No funding was received for this study. S. Willimon: Consultant for Smith & Nephew and Vericel; A. Egger and C. Perkins have no conflicts of interest to report.
- Mehlman CT, Hubbard GW, Crawford AH, et al. Traumatic hip dislocation in children. Long-term followup of 42 patients. Clin Orthop Relat Res. 2000;(376):68-79.
- Price CT, Pyevich MT, Knapp DR, et al. Traumatic hip dislocation with spontaneous incomplete reduction: a diagnostic trap. J Orthop Trauma. 2002;16(10):730–735.
- Vialle R, Odent T, Pannier S, et al. Traumatic hip dislocation in childhood. J Pediatr Orthop. 2005;25(2):138-144.
- Philippon MJ, Kuppersmith DA, Wolff AB, et al. Arthroscopic findings following traumatic hip dislocation in 14 professional athletes. Arthroscopy. 2009;25(2):169-174.
- Harris WH. Traumatic arthritis of the hip after dislocation and acetabular fractures: treatment by mold arthroplasty. An end-result study using a new method of result evaluation. J Bone Joint Surg Am. 1969;51(4):737-755.
- Martin RL, Philippon MJ. Evidence of validity for the hip outcome score in hip arthroscopy. Arthroscopy. 2007;23(8):822-826.
- Barquet A, Vecsei V. Traumatic dislocation of the hip with separation of the proximal femoral epiphysis. Report of two cases and review of the literature. Arch Orthop Trauma Surg. 1984;103(3):219-223.
- Fiddian NJ, Grace DL. Traumatic dislocation of the hip in adolescence with separation of the capital epiphysis. Two case reports. J Bone Joint Surg Br. 1983;65(2):148-149.
- Herrera-Soto JA, Price CT, Reuss BL, et al. Proximal femoral epiphysiolysis during reduction of hip dislocation in adolescents. J Pediatr Orthop. 2006;26(3):371-374.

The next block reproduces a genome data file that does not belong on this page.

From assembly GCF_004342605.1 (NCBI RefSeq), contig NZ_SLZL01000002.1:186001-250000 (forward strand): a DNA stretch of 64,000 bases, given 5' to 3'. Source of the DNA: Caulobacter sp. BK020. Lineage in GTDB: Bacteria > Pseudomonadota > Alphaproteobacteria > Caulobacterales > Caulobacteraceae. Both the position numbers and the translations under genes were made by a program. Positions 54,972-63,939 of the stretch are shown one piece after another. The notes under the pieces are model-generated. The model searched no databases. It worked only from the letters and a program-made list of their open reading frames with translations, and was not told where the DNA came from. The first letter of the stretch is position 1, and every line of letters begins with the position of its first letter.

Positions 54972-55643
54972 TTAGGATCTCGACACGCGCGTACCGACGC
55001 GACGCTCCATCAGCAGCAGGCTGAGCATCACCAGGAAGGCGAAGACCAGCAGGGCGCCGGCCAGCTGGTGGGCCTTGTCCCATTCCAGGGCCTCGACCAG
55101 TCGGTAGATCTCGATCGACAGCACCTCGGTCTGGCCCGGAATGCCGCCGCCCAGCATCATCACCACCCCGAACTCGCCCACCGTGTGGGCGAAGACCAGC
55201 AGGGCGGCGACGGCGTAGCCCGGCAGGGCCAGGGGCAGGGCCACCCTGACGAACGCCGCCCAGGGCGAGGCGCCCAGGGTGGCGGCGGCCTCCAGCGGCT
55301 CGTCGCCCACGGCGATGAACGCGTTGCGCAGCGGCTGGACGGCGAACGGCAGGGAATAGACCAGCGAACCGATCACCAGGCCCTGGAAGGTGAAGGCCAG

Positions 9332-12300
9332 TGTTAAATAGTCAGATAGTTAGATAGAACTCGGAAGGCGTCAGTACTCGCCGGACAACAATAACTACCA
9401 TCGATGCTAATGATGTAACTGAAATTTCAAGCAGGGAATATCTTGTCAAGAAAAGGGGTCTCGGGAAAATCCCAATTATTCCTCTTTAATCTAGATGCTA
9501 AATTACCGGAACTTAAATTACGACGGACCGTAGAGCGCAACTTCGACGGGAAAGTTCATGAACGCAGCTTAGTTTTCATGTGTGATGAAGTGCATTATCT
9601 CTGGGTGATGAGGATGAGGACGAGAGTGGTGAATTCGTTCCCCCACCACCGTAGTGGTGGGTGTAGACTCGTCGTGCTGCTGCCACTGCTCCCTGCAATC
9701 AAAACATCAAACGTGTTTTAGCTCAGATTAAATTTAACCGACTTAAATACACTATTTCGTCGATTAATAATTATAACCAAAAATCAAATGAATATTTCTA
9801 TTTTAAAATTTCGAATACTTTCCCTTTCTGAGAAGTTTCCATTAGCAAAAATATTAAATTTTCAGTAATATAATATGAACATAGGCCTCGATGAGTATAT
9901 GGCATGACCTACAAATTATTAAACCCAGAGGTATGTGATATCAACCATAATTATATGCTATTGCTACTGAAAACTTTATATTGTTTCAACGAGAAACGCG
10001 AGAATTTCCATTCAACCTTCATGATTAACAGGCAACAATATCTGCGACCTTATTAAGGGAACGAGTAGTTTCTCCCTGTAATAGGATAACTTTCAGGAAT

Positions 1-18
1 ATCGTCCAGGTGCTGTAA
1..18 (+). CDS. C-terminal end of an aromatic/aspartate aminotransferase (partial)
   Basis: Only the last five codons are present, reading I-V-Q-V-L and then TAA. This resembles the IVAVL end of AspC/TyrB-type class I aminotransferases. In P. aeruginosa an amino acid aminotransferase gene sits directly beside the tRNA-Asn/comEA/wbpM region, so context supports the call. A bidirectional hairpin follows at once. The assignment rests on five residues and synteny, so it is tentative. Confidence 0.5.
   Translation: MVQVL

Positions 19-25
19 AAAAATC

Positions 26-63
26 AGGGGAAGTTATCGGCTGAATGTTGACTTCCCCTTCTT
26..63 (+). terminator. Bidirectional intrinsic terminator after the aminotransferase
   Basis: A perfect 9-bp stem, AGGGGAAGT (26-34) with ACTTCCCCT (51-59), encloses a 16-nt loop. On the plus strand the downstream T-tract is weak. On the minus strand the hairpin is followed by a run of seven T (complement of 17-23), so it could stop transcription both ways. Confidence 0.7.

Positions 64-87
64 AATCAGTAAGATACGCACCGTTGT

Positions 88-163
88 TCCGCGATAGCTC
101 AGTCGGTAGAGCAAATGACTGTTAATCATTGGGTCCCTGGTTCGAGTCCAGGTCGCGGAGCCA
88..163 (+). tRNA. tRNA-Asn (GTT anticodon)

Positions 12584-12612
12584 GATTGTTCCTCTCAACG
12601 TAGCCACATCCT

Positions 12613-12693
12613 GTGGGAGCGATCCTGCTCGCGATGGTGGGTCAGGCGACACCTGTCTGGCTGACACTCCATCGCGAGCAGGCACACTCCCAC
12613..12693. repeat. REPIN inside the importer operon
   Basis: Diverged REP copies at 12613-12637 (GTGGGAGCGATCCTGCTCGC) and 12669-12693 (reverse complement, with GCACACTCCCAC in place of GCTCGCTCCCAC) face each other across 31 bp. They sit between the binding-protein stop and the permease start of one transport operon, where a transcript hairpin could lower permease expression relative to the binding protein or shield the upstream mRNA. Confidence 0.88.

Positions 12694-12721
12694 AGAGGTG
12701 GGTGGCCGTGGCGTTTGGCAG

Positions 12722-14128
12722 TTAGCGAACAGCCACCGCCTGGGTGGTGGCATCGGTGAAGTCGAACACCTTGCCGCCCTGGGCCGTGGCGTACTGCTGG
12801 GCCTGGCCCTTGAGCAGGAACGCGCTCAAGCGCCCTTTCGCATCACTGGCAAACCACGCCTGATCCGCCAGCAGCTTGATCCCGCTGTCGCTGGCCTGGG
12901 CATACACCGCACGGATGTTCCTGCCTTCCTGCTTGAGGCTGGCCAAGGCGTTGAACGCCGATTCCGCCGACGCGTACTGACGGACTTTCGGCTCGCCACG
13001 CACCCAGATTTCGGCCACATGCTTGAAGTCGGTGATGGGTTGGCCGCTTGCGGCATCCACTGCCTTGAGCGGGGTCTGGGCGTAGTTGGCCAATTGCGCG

- Herrera-Soto JA, Price CT. Traumatic hip dislocations in children and adolescents: pitfalls and complications. J Am Acad Orthop Surg. 2009;17(1):15-21.
- Rubel IF, Kloen P, Potter HG, et al. MRI assessment of the posterior acetabular wall fracture in traumatic dislocation of the hip in children. Pediatr Radiol. 2002;32(6):435-439.
- Hearty T, Swaroop VT, Gourineni P, et al. Standard radiographs and computed tomographic scan underestimating pediatric acetabular fracture after traumatic hip dislocation: report of 2 cases. J Orthop Trauma. 2011;25(7):e68-e73.
- Fabricant PD, Hirsch BP, Holmes I, et al. A radiographic study of the ossification of the posterior wall of the acetabulum: implications for the diagnosis of pediatric and adolescent hip disorders. J Bone Joint Surg Am. 2013;95(3):230-236.
- Thanacharoenpanich S, Bixby S, Breen MA, et al. MRI is better than CT scan for detection of structural pathologies after traumatic posterior hip dislocations in children and adolescents. J Pediatr Orthop. 2020;40(2):86-92.
- Morris WZ, Chen JY, Cooperman DR, et al. Characterization of ossification of the posterior rim of acetabulum in the developing hip and its impact on the assessment of femoroacetabular impingement. J Bone Joint Surg Am. 2015;97(3):e11.
- Podeszwa DA, De La Rocha A, Larson AN, et al. Surgical hip dislocation is safe and effective following acute traumatic hip instability in the adolescent. J Pediatr Orthop. 2015;35(5):435-442.
- Novais EN, Heare TC, Hill MK, et al. Surgical hip dislocation for the treatment of intra-articular injuries and hip instability following traumatic posterior dislocation in children and adolescents. J Pediatr Orthop. 2016;36(7):673-679.
- Ilizaliturri VM, Jr., Gonzalez-Gutierrez B, Gonzalez-Ugalde H, et al. Hip arthroscopy after traumatic hip dislocation. Am J Sports Med. 2011;39 Suppl:50s-57s.
- Wylie JD, Abtahi AM, Beckmann JT, et al. Arthroscopic and imaging findings after traumatic hip dislocation in patients younger than 25 years of age. J Hip Preserv Surg. 2015;2(3):303-309.
- Morris AC, Yu JC, Gilbert SR. Arthroscopic treatment of traumatic hip dislocations in children and adolescents: a preliminary study. J Pediatr Orthop. 2017;37(7):435-439.
- Yamamoto Y, Ide T, Ono T, et al. Usefulness of arthroscopic surgery in hip trauma cases. Arthroscopy. 2003;19(3):269-273.
- Mandell JC, Marshall RA, Banffy MB, et al. Arthroscopy after traumatic hip dislocation: a systematic review of intra-articular findings, correlation with magnetic resonance imaging and computed tomography, treatments, and outcomes. Arthroscopy. 2018;34(3):917-927.
- Jayakumar P, Ramachandran M, Youm T, et al. Arthroscopy of the hip for paediatric and adolescent disorders: current concepts. J Bone Joint Surg Br. 2012;94(3):290-296.